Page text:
Getting back to routine will help, as Julia’s course has been more intense than we had ever expected. Fortunately, it’s all over in just one week. It’s been a tough road for her, but one worth taking. We are hoping that she’ll be able to find a part-time job at the end, so please pray that we’ll find that door open at the right time.

Meanwhile I, like many before me, have been dealing with the added stress through shopping. Not for shoes, although I could use a new pair for tennis. I’ve become a big fan of the outdoor market one borough over in Lewisham. Getting there is pretty simple: jump on the somewhat-reliable 122 bus (the one with the stop a whole 8 steps from our front door), take the left at the Lithuanian restaurant, and get off after about 15 minutes. The market gathers every day right outside a shopping centre, and while many items can be found for sale, it’s the fruit and veggies that are the most fun. Mixing bowls are filled with pretty much anything, all for £1. I have no idea what I’ll do with all of these mushrooms, and I’m still working through last week’s limes, but we’ll try. I’ll post a few low-quality pictures (taken with my phone) below to give you a taste of the place. As one of the most energetic and ethnically diverse places I’ve been so far in London, plus the best place to get carrots, it has become one of my favourites.

Royal Wedding and Other Happenings

It has been a seriously long time since anything new has made its way onto the blog. Please understand that we here in England have been very busy lately, what with the wedding preparations and all. But now that Will and Kate (or is that Catherine?) are man and wife, we can return our attention to other matters. Unfortunately, as our invitation seems to have been lost in the mail, we are unable to offer a firsthand perspective on the wedding ceremony, but from what we saw on our TV from the comfort of our living room, it was all very nice.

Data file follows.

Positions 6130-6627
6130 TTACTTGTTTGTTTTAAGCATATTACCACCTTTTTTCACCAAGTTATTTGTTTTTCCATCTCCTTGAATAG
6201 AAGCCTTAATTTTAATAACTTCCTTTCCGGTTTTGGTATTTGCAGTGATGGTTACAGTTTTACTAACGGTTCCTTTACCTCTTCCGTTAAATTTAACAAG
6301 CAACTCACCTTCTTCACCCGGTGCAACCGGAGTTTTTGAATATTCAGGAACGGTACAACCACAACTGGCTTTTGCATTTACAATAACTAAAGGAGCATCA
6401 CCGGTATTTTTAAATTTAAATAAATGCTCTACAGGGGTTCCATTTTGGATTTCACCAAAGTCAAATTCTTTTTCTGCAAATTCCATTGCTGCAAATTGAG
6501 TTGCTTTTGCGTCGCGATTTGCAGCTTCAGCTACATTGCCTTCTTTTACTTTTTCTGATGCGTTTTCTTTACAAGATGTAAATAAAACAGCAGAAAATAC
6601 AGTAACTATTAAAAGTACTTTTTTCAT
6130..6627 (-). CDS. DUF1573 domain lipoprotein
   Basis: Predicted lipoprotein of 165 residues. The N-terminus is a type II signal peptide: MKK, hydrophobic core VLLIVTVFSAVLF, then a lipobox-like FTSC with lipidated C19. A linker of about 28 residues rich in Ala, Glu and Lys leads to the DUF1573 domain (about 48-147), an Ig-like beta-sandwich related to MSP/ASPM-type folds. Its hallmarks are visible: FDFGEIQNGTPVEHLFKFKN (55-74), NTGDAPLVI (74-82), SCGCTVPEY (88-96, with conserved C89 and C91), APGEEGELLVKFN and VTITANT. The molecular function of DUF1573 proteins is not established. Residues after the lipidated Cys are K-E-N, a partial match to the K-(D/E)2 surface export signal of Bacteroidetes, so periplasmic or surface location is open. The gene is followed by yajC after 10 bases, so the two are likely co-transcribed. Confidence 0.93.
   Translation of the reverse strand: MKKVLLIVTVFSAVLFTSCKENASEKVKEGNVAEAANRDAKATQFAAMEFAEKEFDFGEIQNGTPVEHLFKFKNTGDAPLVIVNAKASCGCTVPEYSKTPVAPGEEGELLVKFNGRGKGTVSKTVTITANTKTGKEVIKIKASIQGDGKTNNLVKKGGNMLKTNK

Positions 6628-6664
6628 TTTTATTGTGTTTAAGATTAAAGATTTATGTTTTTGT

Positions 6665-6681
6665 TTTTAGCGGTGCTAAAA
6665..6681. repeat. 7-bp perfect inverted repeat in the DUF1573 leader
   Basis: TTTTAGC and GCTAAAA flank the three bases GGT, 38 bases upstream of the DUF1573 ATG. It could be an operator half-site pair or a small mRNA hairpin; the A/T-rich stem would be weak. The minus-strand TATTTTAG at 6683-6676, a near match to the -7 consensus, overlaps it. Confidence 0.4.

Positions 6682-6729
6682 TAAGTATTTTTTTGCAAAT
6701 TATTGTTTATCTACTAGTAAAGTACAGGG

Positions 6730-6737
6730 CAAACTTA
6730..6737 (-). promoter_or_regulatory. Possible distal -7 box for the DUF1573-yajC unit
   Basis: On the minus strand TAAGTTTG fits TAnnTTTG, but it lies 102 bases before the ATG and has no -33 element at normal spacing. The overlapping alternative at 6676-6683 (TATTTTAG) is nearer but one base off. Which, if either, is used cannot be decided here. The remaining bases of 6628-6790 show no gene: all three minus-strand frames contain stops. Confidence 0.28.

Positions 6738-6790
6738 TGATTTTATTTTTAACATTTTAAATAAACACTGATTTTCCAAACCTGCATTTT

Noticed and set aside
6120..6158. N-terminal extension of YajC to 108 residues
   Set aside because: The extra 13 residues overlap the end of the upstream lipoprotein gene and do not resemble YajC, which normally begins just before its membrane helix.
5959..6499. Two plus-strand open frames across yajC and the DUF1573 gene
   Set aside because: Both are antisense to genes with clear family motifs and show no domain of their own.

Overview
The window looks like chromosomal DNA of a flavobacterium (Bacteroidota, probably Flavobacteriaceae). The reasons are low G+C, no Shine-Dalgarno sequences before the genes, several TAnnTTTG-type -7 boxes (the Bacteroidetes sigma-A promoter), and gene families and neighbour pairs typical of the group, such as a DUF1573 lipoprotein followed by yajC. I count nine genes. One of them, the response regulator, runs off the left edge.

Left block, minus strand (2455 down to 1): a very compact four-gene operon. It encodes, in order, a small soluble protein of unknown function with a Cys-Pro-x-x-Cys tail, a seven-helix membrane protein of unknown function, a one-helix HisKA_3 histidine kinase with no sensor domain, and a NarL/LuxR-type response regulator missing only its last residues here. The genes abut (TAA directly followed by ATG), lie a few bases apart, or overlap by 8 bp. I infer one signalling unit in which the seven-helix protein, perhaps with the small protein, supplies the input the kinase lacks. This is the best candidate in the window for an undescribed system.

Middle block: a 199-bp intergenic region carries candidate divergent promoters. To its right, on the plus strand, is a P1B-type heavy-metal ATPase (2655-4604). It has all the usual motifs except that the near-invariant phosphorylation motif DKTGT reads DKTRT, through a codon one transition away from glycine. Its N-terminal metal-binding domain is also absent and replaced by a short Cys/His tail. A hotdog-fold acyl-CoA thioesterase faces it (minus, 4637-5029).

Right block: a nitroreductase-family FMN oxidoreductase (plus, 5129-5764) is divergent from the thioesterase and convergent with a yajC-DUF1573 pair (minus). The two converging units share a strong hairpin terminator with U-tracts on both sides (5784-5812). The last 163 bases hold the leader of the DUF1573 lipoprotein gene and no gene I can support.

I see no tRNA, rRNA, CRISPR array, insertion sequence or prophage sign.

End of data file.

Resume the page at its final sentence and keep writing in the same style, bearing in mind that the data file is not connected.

It has been especially entertaining to watch patriotism find expression in marketing. Our very informal survey would suggest that the market has been dominated by Pimm’s, as expressed on much bunting, but our personal favourite is a new ale sold at less prestigious stores everywhere: Middleton to Windsor Ale. We expect the massive amounts of commemorative china to go on sale any day, so place your orders while you still can!

Today is the first day of school for Julia, something she’s been looking forward to for a while. In order to remove a barrier to employment as an English teacher both here in England and later in Italy, she is spending the next month working towards CELTA certification, with CELTA standing for something unknown to me, except that the last two letters represent “to adults” and the rest refers to teaching English.

The hope is that upon completion she will be able to not only get a job (which is a challenge, as government cuts are in the process of gutting the ESL industry, but then again, we are people of faith, right?), but to help set up a program in the church, along with a close friend here, to bring in recent immigrants for English lessons. This seems like a great way to make a difference in the city, plus great training for Italy, where we hope to do similar ministry.

It is interesting that we came to England without thinking about Julia getting more certification, or that it may be necessary for the work we want to do in Italy. It turns out that it will be essential.

Which is yet another reminder that God knows what he is doing.